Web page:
It’s a no-brainer that no one should take the authorities or the laws of the land lightly. But many of us do, knowingly or unknowingly. We park where we shouldn’t just because we won’t be long and throw snack wrappers everywhere except the trash cans.
While nobody in their right mind is out to break the law, many do either because they take it lightly or they are unaware. In fact, research suggests that the average American unintentionally breaks the law at least three times a day.
However, it’s one thing not to know what you’re doing and another to take these violations lightly.
One of the reasons people don’t take some laws seriously is because they appear trivial. In Oklahoma, that could land you in a lot of trouble.
In this post, we highlight some Oklahoma laws you should never take lightly:
1. Profane Language
If your vocabulary is coarse, you may want to tame your tongue while in Oklahoma because the law here isn’t tolerant of profanity.
You may not think it’s a big deal to throw a swear word or two in public, but that’s an offense in Sooner State that would cost you $100 in fines. That’s a steep penalty to pay for bad language.
The law goes a step further, imposing a one-dollar fine for every offense where God’s name is taken in vain.
Eavesdropping and telling tales is a distasteful but rather harmless behavior, right?
Not according to section 21-1202 of the Oklahoma Statutes.
You would be guilty of a misdemeanor if caught loitering around other people’s property with the intention of eavesdropping on private conversations.
Basically, you don’t want to take chances since it’s up to the authorities to determine whether you intended to distribute your findings and cause annoyance or harm.
3. Weed Possession
Marijuana use is super popular in the country for many reasons. In some states, walking around with a joint and lighting it up when the need arises is completely legal.
But not all states have legalized the drug regardless of the popularity and the heavy push for legalization.
Oklahoma is one of the states where marijuana for recreational purposes is still illegal.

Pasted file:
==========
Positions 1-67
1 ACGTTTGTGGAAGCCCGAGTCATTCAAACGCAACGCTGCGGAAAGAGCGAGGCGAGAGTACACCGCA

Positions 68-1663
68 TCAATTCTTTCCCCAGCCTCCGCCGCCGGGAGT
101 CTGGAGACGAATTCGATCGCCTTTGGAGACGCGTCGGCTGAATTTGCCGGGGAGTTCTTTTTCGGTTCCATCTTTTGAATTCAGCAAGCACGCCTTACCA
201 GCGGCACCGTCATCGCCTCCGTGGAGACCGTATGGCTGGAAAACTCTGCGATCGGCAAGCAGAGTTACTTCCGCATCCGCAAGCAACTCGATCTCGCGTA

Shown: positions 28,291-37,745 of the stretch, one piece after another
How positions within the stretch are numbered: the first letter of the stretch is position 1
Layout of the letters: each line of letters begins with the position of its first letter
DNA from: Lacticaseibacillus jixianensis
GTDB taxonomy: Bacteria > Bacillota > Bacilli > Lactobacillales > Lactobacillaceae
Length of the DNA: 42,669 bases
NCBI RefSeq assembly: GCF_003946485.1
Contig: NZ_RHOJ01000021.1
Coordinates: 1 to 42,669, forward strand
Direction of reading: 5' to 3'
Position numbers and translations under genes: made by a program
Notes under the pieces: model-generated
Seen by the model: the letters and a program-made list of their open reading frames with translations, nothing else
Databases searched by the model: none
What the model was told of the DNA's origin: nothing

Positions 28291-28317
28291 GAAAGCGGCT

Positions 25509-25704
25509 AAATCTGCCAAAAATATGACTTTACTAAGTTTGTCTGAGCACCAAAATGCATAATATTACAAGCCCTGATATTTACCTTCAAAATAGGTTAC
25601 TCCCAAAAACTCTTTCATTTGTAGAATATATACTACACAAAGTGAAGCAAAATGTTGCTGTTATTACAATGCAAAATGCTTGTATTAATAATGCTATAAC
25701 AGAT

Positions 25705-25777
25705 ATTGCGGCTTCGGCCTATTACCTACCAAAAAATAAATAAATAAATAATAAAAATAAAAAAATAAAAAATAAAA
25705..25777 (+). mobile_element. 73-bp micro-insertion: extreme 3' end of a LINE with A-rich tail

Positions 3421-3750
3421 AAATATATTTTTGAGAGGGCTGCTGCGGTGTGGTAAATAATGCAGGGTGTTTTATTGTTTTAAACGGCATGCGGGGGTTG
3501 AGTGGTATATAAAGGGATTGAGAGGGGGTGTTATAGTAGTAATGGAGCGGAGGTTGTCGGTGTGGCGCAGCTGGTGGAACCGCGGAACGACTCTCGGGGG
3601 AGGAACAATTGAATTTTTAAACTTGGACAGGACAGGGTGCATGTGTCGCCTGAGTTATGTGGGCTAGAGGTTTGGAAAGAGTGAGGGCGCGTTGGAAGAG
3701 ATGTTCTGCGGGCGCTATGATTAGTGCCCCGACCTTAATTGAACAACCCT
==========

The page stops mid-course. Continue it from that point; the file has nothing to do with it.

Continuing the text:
If you’re found in possession of weed that wasn’t obtained through the legal medicinal route, you could receive a misdemeanor charge. The charge attracts a fine of $10,000 or a jail term of up to 1 year.
So, if you’re visiting from states like California and New York, where marijuana possession is legal, it would be best to lay off weed until you get back home.
4. Online Harassment
Any form of harassment, whether physical or via phone calls, is a criminal offense in Oklahoma.
What you may not know is that harassment extends online as well.
It’s easy to take lightly the comments you make on social media, but in Oklahoma, obscene or threatening messages, even those made on social platforms, can be prosecuted.
First-offense harassment charges are usually considered a misdemeanor. But if you’ve already had a few hits on your record, you could end up with a felony charge.
5. Scene of a Crash
Traffic laws everywhere in the country don’t favor hit-and-run. But many people get away with minor incidents like knocking over mailboxes or damaging fire hydrants.
In Oklahoma, driving away from a crash scene is a bad idea, even if the accident seems minor. If your vehicle hits someone or something, you must stay put to offer aid in case of injuries.
You may be tempted to drive off if you haven’t injured anyone. That would be considered a hit-and-run, which can attract a criminal charge because you’ve failed to comply with the requirements under Oklahoma Statute § 10-104.
If the crash has caused noticeable damage, the smartest thing to do is remain at the crash site and provide the information below:
- Full name
- Registration information
- Insurance information
- Driver’s license, if requested by authorities
It’s not wise to take any law in Oklahoma lightly, as it’s one of the strictest states in the US when it comes to sentencing.
Sure, you may simply end up with a misdemeanor conviction for seemingly petty offenses. But if you’re ever hit with a felony conviction, you won’t be entitled to the leniency that usually comes with being a first offender.